But did you know that a loophole in state law exempts oil and gas waste from the normal testing of hazardous materials? That means that in the past decade, over 650,000 tons and 23,000 barrels of oil and gas waste from Pennsylvania has been disposed of in New York landfills. Leachate from those landfills can contaminate nearby rivers and streams, some of which can be drinking water sources.

Fracking is depleting our water faster than initially known.

We need to change that. And we have the legislation to get the job done right now.


Fracking Is A Public Health Threat

Fracking and drilling waste threaten our water and public health. An explosive investigation in Rolling Stone magazine shed some light on the dangers posed by this waste stream, which is being dumped into landfills, trucked hundreds of miles across several states, and even used as a de-icer or a dust suppressant on roads.

We banned fracking because it was a threat to New York. The waste created by fracking is extremely dangerous too; it can contain carcinogenic chemicals like benzene and formaldehyde, and includes radioactive materials as well.

Help Get Dirty Fracking Waste Out Of New York

Hundreds of organizations across New York signed a letter to state legislators urging swift passage of S.3392/A.2655. Now we need you to join the fight to keep dirty fracking waste out of New York. 


Congress Betrays American Public By Gutting Forever Chemical Action from NDAA

December 6, 2019

Passing the WATER Act Is Now More Important Than Ever

Washington D.C. – Politico reports that in the face of Senate Republican opposition, House Democrats have dropped their bid to include two vital pieces of per- and polyfluorinated compounds (PFASs) regulation in the annual must-pass National Defense Authorization Act (NDAA). This comes on the same day that the new film chronicling a 20-year judicial battle against DuPont, ‘Dark Waters,’ releases nationally.

The NDAA provisions would have finally designated PFAS as hazardous substances under the Superfund law, forcing polluters to pay to clean up the worst contamination, and would have set an enforceable limit for PFAS in drinking water.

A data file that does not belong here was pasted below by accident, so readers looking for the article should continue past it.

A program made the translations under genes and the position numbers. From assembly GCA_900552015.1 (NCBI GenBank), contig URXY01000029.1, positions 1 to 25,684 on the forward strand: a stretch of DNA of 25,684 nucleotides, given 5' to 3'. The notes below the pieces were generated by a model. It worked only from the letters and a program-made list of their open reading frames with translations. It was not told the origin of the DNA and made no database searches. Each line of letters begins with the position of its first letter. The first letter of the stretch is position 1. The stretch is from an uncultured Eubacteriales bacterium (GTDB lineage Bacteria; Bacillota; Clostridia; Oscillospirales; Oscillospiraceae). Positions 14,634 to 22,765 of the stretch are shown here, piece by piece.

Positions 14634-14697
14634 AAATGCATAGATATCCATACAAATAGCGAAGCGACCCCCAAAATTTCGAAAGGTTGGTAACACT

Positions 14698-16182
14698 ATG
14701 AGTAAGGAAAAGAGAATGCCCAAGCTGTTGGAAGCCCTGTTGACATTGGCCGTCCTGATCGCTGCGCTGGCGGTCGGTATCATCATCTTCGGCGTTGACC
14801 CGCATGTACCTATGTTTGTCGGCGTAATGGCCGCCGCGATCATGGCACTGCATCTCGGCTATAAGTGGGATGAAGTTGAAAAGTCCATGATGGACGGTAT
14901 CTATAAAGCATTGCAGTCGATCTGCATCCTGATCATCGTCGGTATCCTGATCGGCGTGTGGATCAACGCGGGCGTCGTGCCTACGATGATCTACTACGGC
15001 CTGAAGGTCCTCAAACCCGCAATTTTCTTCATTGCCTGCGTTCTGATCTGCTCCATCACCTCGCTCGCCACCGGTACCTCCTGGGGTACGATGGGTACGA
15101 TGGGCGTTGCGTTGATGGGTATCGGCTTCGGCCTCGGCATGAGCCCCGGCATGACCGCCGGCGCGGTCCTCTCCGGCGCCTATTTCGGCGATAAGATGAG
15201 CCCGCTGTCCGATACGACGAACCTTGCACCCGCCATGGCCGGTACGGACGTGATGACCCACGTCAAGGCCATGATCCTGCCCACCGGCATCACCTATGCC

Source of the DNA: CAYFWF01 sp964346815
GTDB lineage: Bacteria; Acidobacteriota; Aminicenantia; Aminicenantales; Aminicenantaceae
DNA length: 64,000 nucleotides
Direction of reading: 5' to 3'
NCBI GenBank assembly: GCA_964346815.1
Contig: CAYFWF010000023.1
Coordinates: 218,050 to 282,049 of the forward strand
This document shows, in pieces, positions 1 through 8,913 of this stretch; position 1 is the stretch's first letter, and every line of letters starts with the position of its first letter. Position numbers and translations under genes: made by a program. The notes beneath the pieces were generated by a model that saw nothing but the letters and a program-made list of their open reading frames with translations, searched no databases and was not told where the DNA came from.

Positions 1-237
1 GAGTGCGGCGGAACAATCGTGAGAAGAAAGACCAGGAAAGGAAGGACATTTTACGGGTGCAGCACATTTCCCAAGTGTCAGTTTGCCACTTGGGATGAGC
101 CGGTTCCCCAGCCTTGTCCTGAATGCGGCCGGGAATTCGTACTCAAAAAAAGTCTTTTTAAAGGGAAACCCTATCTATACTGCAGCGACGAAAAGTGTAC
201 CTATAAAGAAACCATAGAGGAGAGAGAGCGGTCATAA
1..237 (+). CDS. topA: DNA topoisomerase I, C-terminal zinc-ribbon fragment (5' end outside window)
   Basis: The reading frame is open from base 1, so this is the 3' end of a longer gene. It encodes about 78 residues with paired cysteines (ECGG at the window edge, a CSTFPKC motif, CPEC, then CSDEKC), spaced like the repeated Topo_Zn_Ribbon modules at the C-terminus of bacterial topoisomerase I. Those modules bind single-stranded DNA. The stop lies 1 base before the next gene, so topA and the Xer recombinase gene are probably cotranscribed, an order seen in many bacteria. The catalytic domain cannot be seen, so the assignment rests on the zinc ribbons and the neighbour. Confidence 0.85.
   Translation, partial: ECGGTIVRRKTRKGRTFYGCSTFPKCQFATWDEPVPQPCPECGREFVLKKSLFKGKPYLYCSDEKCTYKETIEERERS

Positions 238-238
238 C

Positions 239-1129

In response, Food & Water Action Public-Water-For-All Director Mary Grant said:

“The exclusion of these provisions would be a betrayal to the American people. Congress has effectively sacrificed the health of our children, communities, and environment by removing these PFAS regulations from the NDAA. We know that American voters want action on PFAS now — across the country, states one by one are cracking down on PFAS contamination — but without federal action, thousands of communities across the country will continue to face toxic chemicals in our food and water.

“In the face of such inaction, it is now more critical than ever that Congress pass the Water Affordability, Transparency, Equity and Reliability (WATER) Act to help states and communities remove these toxics on their own. The WATER Act would provide the funding needed to improve our nation’s water and sewer systems. We’re not giving up and we’ll be watching each and every member of Congress. It’s time to step up, cosponsor the WATER Act and take the urgent action needed to ensure safe water for all.”


Baltimore City Passes Monumental Water Affordability and Equity Bill

November 18, 2019

After banning privatization, Baltimore once again leads in water justice

Today, the Baltimore City Council voted unanimously to pass the Water Accountability and Equity Act, a sweeping overhaul of the city’s outdated water billing system. It sets up a percentage-of-income affordability program for low-income households, a customer advocate’s office with a mission of promoting fairness to customers, and a structure for appealing high bills and other problems commonly faced by customers. Mayor Bernard “Jack” Young introduced the bill last December when he was city council president and plans to sign the bill into law.